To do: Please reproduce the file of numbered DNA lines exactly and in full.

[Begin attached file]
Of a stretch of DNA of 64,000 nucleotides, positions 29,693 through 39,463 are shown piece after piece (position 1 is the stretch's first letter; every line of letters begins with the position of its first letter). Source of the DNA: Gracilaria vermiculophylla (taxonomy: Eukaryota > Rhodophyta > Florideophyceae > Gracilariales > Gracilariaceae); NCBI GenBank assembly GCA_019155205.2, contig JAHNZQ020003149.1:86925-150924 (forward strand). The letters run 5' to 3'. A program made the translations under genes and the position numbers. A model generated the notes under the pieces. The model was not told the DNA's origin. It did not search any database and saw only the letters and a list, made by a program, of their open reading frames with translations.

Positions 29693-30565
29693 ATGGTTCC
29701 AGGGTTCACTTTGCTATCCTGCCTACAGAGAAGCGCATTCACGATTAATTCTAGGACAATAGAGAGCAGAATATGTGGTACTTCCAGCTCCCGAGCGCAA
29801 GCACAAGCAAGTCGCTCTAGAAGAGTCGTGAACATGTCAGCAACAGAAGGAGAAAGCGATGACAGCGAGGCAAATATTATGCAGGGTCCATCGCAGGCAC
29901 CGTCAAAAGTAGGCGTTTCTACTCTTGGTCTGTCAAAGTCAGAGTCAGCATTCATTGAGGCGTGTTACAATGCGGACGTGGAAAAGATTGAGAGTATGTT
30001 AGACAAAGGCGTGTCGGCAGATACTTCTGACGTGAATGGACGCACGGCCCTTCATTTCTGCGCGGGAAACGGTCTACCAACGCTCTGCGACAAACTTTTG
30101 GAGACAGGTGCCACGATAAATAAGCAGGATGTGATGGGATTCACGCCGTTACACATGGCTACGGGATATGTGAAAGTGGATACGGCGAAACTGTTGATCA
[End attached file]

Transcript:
Of a stretch of DNA of 64,000 nucleotides, positions 29,693 through 39,463 are shown piece after piece (position 1 is the stretch's first letter; every line of letters begins with the position of its first letter). Source of the DNA: Gracilaria vermiculophylla (taxonomy: Eukaryota > Rhodophyta > Florideophyceae > Gracilariales > Gracilariaceae); NCBI GenBank assembly GCA_019155205.2, contig JAHNZQ020003149.1:86925-150924 (forward strand). The letters run 5' to 3'. A program made the translations under genes and the position numbers. A model generated the notes under the pieces. The model was not told the DNA's origin. It did not search any database and saw only the letters and a list, made by a program, of their open reading frames with translations.

Positions 29693-30565
29693 ATGGTTCC
29701 AGGGTTCACTTTGCTATCCTGCCTACAGAGAAGCGCATTCACGATTAATTCTAGGACAATAGAGAGCAGAATATGTGGTACTTCCAGCTCCCGAGCGCAA
29801 GCACAAGCAAGTCGCTCTAGAAGAGTCGTGAACATGTCAGCAACAGAAGGAGAAAGCGATGACAGCGAGGCAAATATTATGCAGGGTCCATCGCAGGCAC
29901 CGTCAAAAGTAGGCGTTTCTACTCTTGGTCTGTCAAAGTCAGAGTCAGCATTCATTGAGGCGTGTTACAATGCGGACGTGGAAAAGATTGAGAGTATGTT
30001 AGACAAAGGCGTGTCGGCAGATACTTCTGACGTGAATGGACGCACGGCCCTTCATTTCTGCGCGGGAAACGGTCTACCAACGCTCTGCGACAAACTTTTG
30101 GAGACAGGTGCCACGATAAATAAGCAGGATGTGATGGGATTCACGCCGTTACACATGGCTACGGGATATGTGAAAGTGGATACGGCGAAACTGTTGATCA